Less than one per cent of the 2016 budget of the Ministry of Trade and Industry will be used to support trade and industry initiatives this year.
This is because out of the GH¢259.61 million allocated to the Ministry of Trade and Industry (MoTI) for spending this year, GH¢258.61 million, representing 99 per cent, is to be disbursed to subverted institutions under the ministry.
Part of that amount would be used to pay the salaries and remuneration of staff of the ministry, leaving only GH¢750,000 for goods and services.
“This amount (GH¢750,000) is less than one million cedis, it is less than the price of a two-bedroom house, yet that is the amount we will work with after taking out salaries and allocations to the agencies,” the Sector Minister, Dr Ekwow Spio-Gabrah, said at the National Cashew Dialogue in Accra.
He explained that the meager nature of the ministry’s goods and services budget normally constrained efforts aimed at developing the industrial and trade base of the economy.
The ministry currently has about 16 institutions under its care, out of which all, including the Ghana Export Promotion Authority (GEPA), the Export Development and Agricultural Investment Fund (EDAIF), the Komenda Sugar Factory and the Ghana Standards Authority (GSA), are subvented.
He said a chunk of the ministry’s budget could be saved if majority of the institutions were weaned off the subventions.
“Some of them are ready to be weaned off. The GSA has actually proposed to be an independent agency but they say they can do so only if, in their view, the Ghana Conformity Assessment Programme (GCAP), is brought back. They think it is one of the sources of revenues that has been denied them,” he said in an interview with GRAPHIC BUSINESS after the dialogue.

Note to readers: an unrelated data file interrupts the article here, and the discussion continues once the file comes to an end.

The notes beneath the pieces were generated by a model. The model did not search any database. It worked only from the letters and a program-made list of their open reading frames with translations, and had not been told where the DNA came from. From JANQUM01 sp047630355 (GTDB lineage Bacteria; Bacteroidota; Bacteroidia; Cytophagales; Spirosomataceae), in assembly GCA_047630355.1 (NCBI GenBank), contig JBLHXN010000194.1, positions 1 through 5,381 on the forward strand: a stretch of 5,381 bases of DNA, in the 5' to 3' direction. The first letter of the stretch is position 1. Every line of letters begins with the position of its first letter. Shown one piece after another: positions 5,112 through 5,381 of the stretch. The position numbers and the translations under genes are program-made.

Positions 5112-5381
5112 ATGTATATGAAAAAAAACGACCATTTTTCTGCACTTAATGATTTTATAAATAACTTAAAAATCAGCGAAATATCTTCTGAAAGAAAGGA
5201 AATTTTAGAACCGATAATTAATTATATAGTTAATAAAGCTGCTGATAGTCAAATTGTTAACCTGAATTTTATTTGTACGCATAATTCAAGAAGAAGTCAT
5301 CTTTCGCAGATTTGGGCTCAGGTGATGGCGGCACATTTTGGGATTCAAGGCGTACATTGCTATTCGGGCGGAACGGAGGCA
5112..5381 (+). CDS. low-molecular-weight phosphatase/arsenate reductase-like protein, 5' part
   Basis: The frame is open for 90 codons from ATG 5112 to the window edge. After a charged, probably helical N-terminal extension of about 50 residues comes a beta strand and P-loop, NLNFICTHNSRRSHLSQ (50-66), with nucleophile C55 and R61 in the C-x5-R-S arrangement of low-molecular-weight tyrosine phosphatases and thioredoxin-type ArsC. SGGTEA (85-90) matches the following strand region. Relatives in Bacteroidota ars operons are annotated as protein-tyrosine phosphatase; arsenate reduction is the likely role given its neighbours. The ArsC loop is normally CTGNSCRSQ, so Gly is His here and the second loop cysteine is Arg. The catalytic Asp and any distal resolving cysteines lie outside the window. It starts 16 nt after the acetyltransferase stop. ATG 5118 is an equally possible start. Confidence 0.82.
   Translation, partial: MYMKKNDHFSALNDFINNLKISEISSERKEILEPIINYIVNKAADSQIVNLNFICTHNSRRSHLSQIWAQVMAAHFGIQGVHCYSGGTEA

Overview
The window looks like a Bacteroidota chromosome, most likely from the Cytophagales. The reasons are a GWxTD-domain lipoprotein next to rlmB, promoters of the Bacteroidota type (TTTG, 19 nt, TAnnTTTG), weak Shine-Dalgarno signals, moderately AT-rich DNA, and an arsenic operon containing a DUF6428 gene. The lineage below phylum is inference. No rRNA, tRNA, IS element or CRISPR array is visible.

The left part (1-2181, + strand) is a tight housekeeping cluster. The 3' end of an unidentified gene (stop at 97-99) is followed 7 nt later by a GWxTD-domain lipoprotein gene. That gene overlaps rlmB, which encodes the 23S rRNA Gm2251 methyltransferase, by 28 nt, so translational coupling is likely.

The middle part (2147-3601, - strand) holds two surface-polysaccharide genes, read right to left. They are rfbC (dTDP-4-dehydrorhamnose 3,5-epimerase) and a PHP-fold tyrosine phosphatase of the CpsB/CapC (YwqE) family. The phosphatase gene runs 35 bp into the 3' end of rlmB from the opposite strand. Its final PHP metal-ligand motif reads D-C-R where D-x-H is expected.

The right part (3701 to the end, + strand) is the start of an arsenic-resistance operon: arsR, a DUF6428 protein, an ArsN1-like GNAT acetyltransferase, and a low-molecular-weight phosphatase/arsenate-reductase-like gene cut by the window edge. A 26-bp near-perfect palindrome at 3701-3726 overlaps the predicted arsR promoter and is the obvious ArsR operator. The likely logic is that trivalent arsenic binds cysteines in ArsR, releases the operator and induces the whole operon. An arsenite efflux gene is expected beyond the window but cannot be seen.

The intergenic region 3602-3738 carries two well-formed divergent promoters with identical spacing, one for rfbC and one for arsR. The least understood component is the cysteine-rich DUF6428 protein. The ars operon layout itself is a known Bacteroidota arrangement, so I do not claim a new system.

“So, it is either the government can keep them under subvention without the GCAP or they are given the GCAP and taken out of subvention,” he said.
Asked what he would advise under the current situation, Dr Spio-Gabrah said the issue of the GCAP was part of a range of policy initiatives being discussed with stakeholders and the presidency.
The national dialogue, which was on the theme: “Revitalising the Cashew Sector, an Opportunity Neglected by the Nation,” aimed at outlining measures to raise output of the crop to 150,000 metric tonnes by 2025.
Currently, annual output of cashew is reported at 50,000 tonnes, majority of which is exported, leaving the local manufacturing sector to fend for itself.
As a result, the low production figures has combined with increasing cost of production, lack of funds and stringent cashew nut import measures to make the processing of the crop unattractive, leading to the collapse of the processors.
Only nine of the 12 processors in the country are in active business.
“If we put the right structures in place, we can even move from the 50,000 tonnes to 200,000 tonnes within the next 10 years. The good thing is that we have good land suitable for cultivation,” the President of the Ghana Cashew Industry Association (GCIA), Mr Winfred Osei Owusu, said at the dialogue graced by the Trade and Industry minister.
“Currently, the land that is suitable for cashew production is three million hectares. Out of that, we are farming on just 100,000 hectares. So, if we get the support, then we can increase production,” Mr Owusu added.
While admitting the need to support the sector with funds to grow, Dr Spio-Gabrah said his outfit was only in charge of the trade and industry bit of the economy, as the Ministry of Food and Agriculture oversees the agriculture sector.
That notwithstanding, he said the limited nature of budgetary allocations to the MoTI meant that any attempt to support the cashew processors with funds would be constrained.
He, however, pledged to work with them to unearth the potential of the crop, which he said he had been cultivating for 17 years.